I think Comcast has been smart about how they advertise and have probably learned from DirecTV's mistake in that there is nothing that states we will get X-bitrate at X-resolution.

I was just commenting that we can raise all the hell we want, and we need to continue to do so, but as far as legal remedies(including the FCC as I don't see any reason they would have any say so in how Comcast delivers these channels), there's nothing there.

Public/subscriber outcry is the way to go, and in fact, appears to have worked regrading Comcast's heavy hand in disregarding the concept of net neutrality.
NetworkTV's Avatar NetworkTV 02:20 PM 03-28-2008
Quote:
Originally Posted by keenan View Post

Too bad Comcast has never stated actual numbers for their HD, otherwise we could throw a false advertising lawsuit into the mix. That's how DirecTV got caught, they actually stated 1920x1080i resolution numbers in their STB documentation and training videos.

Technically, D* only said their HD was 1080i. They never once stated the horizontal resolution. The vertical resolution they provided was 1080 lines (at least on the 1080i channels, anyway). It was even interlaced.

Also, as far as I know, they never actually were held liable in any court. The case was only brought there. That being said, they certainly implied you were getting the best possible HD when you clearly weren't at the time.

The real one to watch would be Time Warner, since they sued D* for claiming their HD was better. If they start reducing their quality, people deserve to be upset at that type of hypocracy. However, I haven't heard any recent numbers from them and have no reason to suspect they are doing any rate shaping at this point.

Not related to quality, but I find the Comcast ads that state "more HD choices" than any other provider very misleading. While they don't use the word "channels", it's safe to assume that the average customer is thinking that's what they mean. They were the same ones that had those ads with idiots talking about how traumatized they were with satellite TV or how it would go out "whenever the dog sneezed".

In the end, until the "truth in advertising" laws get reeled in again, we'll see more and more of this borderline fraudulent advertising from all kinds of companies.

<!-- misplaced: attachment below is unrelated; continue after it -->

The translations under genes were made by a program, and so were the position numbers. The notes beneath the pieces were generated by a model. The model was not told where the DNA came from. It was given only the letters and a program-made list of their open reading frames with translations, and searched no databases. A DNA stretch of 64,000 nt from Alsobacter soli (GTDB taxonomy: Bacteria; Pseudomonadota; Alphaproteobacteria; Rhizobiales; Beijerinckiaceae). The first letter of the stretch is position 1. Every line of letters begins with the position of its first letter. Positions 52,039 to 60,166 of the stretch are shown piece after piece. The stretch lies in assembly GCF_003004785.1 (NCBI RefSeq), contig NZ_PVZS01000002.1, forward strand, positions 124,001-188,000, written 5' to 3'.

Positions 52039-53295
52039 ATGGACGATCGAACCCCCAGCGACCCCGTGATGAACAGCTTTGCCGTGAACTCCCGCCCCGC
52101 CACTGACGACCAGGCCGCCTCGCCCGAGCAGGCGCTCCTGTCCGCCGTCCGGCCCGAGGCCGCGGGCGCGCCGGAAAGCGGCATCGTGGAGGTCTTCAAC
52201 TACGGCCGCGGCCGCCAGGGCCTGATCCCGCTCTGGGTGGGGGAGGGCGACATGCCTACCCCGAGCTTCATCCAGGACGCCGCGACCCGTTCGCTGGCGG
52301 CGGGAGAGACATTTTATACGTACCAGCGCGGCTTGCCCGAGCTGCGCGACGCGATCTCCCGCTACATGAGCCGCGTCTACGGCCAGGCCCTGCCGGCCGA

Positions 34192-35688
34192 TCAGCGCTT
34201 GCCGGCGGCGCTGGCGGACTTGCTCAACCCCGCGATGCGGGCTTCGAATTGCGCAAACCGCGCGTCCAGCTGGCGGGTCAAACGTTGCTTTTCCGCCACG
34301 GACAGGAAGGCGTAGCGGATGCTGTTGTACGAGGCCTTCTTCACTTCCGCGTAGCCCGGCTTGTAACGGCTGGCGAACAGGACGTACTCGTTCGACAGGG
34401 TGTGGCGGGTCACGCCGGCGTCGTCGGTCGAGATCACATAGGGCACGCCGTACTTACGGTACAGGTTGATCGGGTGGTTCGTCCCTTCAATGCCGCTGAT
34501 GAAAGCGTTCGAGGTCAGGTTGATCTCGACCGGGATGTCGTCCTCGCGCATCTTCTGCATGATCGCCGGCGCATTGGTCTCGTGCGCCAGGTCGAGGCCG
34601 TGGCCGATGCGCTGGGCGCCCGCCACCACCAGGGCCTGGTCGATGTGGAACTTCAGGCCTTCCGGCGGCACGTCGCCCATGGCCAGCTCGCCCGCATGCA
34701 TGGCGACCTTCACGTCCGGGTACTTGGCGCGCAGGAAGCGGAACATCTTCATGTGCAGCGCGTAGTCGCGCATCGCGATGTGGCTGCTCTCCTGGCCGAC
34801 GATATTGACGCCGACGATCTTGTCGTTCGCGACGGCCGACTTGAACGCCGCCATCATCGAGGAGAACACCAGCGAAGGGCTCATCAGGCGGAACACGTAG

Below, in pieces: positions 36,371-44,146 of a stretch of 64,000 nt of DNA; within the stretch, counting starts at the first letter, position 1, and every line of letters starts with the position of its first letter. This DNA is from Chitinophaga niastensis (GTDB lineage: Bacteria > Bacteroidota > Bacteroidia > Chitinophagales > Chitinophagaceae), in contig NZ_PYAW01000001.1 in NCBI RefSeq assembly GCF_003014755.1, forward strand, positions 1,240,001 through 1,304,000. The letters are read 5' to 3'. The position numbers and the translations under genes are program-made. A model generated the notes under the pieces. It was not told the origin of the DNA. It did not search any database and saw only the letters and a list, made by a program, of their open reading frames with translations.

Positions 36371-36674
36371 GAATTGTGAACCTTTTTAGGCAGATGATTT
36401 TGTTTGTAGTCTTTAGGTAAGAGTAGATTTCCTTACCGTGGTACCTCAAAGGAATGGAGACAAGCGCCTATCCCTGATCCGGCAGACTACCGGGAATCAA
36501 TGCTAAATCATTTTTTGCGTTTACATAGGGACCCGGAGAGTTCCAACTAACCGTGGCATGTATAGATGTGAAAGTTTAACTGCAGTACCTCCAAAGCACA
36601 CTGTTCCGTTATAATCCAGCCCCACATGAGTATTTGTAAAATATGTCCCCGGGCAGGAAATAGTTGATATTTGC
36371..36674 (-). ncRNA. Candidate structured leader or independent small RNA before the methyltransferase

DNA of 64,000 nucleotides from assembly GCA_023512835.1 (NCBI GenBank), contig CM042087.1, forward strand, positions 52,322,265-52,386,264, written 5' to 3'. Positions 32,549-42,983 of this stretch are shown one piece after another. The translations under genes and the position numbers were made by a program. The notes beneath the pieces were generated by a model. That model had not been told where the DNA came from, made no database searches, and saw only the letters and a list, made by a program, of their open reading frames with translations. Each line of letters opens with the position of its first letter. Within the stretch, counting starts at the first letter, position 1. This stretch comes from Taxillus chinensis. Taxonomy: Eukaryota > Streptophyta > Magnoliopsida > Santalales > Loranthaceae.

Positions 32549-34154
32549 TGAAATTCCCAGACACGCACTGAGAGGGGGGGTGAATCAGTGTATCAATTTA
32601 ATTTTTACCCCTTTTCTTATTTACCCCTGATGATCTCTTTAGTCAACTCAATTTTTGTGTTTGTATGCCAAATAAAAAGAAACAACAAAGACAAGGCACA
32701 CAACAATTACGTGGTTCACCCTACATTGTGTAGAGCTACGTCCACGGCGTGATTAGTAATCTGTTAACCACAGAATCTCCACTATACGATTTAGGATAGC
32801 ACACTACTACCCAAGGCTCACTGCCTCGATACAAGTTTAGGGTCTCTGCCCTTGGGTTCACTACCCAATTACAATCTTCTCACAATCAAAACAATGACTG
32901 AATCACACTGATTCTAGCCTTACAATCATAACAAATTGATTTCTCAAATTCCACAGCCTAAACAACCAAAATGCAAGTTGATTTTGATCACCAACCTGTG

xpangler's Avatar xpangler 02:25 PM 03-28-2008
Quote:
Originally Posted by MikeSM View Post

They botched the bit rate numbers - Discovery was being hurt more than 28% worse, it was 38% worse on a bitrate basis. But this should get a lot wider circulation now!

Actually the percentages reported in Multichannel News are the percentage that the Comcast bit rates are _lower_ than those for FiOS TV.

i.e.: 14.48 Mbps is 22.4% lower than 18.66 Mbps.

18.66 - 14.48 / 18.66 = 22.4%

Todd Spangler
Technology Editor
Multichannel News
(646) 746-6998
todd.spangler@reedbusiness.com
thoots's Avatar thoots 02:27 PM 03-28-2008
I noticed the compromised signal quality a week or so ago, and I thought it was some kind of "technical difficulty" that would be resolved soon. "Guess not," after finding this thread.

For the record, I've got a 37-inch Toshiba set with 720p, and the difference is as clear as the nose on your face -- anything with any movement dissolves into pixellated mush. HGTV HD is a great channel to watch -- their content is all new, fresh, clean and clear HDTV, or at least it WAS before Comcast dumped it down the toilet. Now it's just pixellated garbage most of the time. I'd call it FAR WORSE THAN 'DIGITAL CABLE' -- more pixellation than I've ever seen on a TV screen. Almost in the neighborhood of YouTube "quality." Utter garbage.